Don’t forget to emphasize the fact that their cross-team alignment can lead to lower churn, which benefits the entire company. In fact, 56% of customer success and product management teams who said they use email or chat to stay in sync have churn rates of 10% or less. As each team begins to prioritize alignment, reminders about the ultimate benefit of this alignment should be ever-present. 

4. Establish shared metrics and agreements

In addition to ensuring CS and PM team leaders know how their efforts contribute to company-wide goals, it will be critical to establish shared metrics. According to our research, 34% of teams reported no shared metrics at all—a huge opportunity for improvement. 

While customer success and product management will certainly have projects and metrics that are all their own, you can find overlap for each department to work towards. Examples of shared measures include churn, customer lifetime value, and NPS. (Read more on metrics your customer success and product management teams can share.)

If your company doesn’t have a service level agreement between the CS and PM teams (which only 46% of companies do), it’s time to create one. For the teams to work together, there needs to be a foundational understanding of who handles what. 

By measuring both teams equally to reduce churn through shared SLAs, they are more inclined to work together to identify churn risk and put solutions into place. 

5. Empower customer success with the right tools

The best of intentions and goals will fall flat if your team members don’t have the tools for the job. The customer success department needs actionable insights to do their best work and bring strong, data-driven reasoning for requests back to the product team.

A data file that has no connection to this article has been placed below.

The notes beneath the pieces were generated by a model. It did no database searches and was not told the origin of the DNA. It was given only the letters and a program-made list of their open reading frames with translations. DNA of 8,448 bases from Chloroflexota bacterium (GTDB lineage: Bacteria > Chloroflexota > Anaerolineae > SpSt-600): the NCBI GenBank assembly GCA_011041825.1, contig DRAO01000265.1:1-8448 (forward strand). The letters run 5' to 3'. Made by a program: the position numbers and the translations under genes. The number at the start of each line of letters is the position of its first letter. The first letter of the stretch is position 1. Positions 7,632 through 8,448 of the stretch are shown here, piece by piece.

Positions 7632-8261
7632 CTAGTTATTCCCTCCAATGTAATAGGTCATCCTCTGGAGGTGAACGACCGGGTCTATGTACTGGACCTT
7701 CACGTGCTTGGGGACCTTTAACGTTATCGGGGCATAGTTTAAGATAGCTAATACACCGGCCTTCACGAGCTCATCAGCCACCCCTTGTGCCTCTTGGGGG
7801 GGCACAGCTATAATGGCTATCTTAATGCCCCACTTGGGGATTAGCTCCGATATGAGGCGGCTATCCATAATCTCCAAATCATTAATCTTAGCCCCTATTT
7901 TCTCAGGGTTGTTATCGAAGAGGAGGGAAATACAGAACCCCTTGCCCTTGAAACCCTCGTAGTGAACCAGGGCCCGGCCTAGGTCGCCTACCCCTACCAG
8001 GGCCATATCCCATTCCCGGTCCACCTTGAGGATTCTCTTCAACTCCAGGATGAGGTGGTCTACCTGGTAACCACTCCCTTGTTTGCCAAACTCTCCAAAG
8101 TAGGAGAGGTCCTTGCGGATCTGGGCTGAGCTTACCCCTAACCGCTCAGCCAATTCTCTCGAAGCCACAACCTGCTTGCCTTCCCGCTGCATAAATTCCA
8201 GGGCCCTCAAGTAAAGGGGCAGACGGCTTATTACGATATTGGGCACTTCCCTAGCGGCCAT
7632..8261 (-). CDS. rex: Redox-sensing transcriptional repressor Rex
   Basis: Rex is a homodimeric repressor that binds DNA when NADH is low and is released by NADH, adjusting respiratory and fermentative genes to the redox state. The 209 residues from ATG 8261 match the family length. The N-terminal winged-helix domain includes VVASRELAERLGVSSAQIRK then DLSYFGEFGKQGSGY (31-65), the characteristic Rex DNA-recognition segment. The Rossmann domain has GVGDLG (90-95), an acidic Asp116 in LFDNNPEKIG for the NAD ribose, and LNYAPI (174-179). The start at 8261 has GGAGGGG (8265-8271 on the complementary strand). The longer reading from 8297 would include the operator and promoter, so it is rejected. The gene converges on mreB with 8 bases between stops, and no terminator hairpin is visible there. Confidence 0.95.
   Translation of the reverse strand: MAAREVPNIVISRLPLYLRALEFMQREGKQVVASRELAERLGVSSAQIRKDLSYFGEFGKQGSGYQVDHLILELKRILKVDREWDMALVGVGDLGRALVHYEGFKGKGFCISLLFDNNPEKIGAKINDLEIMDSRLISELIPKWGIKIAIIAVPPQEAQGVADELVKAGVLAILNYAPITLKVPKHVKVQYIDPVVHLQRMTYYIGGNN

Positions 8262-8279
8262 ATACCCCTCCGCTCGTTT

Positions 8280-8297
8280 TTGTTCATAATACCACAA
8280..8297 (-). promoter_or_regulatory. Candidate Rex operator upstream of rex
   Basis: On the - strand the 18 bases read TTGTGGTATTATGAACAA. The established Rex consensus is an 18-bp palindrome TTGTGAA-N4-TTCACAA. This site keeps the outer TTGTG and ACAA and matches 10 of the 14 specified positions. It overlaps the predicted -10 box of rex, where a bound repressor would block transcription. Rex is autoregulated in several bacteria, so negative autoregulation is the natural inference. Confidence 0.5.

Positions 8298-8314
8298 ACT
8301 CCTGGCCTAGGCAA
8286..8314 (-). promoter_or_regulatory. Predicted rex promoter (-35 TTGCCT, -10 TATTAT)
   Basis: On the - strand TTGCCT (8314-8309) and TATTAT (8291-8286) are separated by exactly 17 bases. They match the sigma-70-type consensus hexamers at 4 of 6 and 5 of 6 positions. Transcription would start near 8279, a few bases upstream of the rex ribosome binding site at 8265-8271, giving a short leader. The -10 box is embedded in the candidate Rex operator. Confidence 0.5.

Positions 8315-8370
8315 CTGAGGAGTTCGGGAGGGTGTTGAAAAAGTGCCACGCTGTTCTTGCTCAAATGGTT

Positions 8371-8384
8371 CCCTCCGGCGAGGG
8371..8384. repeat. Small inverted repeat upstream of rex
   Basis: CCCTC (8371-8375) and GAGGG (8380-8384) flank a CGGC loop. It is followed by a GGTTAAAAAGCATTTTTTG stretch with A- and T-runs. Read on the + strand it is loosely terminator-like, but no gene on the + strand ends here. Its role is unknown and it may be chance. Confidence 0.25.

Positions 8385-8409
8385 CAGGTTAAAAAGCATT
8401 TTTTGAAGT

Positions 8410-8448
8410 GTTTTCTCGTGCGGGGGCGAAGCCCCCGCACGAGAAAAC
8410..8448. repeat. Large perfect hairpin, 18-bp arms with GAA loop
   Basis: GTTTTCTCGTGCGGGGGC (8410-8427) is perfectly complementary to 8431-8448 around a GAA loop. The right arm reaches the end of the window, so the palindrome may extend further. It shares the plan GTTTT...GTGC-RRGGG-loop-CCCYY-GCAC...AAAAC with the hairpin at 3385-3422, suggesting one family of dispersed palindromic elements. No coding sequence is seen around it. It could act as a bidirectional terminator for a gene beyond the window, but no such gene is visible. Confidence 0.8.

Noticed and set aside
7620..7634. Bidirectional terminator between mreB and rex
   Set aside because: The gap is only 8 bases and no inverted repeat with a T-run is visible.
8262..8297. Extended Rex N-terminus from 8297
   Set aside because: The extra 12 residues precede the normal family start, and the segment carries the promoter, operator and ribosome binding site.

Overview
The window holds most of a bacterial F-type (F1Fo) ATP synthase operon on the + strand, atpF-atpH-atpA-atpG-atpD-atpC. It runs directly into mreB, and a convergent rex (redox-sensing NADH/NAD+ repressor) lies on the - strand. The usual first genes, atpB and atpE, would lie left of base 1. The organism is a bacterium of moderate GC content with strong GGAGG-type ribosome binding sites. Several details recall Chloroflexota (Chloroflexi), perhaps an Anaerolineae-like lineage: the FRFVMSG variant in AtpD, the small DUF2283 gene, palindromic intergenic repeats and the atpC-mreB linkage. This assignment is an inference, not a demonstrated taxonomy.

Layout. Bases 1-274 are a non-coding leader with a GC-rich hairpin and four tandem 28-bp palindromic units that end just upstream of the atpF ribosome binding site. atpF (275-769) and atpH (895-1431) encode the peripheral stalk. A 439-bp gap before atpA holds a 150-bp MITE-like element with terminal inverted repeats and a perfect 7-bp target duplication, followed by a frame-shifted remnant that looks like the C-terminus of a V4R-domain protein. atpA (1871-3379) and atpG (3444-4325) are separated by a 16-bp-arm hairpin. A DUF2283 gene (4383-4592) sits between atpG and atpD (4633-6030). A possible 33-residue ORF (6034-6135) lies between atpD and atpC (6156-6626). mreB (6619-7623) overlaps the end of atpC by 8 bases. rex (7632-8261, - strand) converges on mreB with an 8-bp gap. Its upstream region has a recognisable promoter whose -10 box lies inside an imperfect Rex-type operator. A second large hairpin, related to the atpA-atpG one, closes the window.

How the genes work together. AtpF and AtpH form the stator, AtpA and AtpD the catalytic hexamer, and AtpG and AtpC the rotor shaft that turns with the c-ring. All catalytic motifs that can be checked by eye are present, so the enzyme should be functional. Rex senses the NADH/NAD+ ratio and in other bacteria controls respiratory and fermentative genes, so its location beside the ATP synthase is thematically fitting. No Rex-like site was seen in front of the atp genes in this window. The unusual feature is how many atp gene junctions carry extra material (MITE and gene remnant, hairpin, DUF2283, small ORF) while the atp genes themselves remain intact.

Our survey found that two thirds (66%) of customer success teams provide updates and feedback to other departments. The right tools should give your company a comprehensive view of the customer journey, including individuals’ or groups’ needs, goals, expectations, and feedback. Customer success software will also put customer-centric information in a digestible format to share across the organization.

6. Hold teams accountable for sharing with check-ins

You’ve set up departments to have a direct link to the C-Suite as well as mutual goals; now it’s time to make sure collaboration is happening. At the end of each quarter, talk to CS and PM leaders about how often the teams communicated, and what was shared. Ask the groups to talk about what they learned from each other and what customer success insights have been most and least helpful to optimize communication even further. 

Quarterly check-ins are a great place to start, but find the rhythm that best works for your team. Our survey revealed that more than 31% of CS and PM teams meet weekly while another 29% share customer feedback on demand. There’s no “right” way to do this part, but start somewhere and iterate as you go. 

7. Celebrate alignment wins

While company-wide alignment and a culture centered on customer success is a worthwhile pursuit, it may take some time to implement. Keep track of successes and feedback or stories of teams working together, and celebrate them at the end of the quarter or year. You could even offer incentives hitting specific shared goals or growing in alignment. 

While motivated customer success and product management employees can do a lot to align their efforts, the most impactful change has to start from the top. Creating lines of communication, setting shared goals, and checking in on collaboration are all a part of the C-Suite’s role in company-wide alignment. 

Want to learn more about the impact of alignment on churn and the role of leadership in alignment? Download the 2019 Customer Success and Product Management Alignment Benchmark Report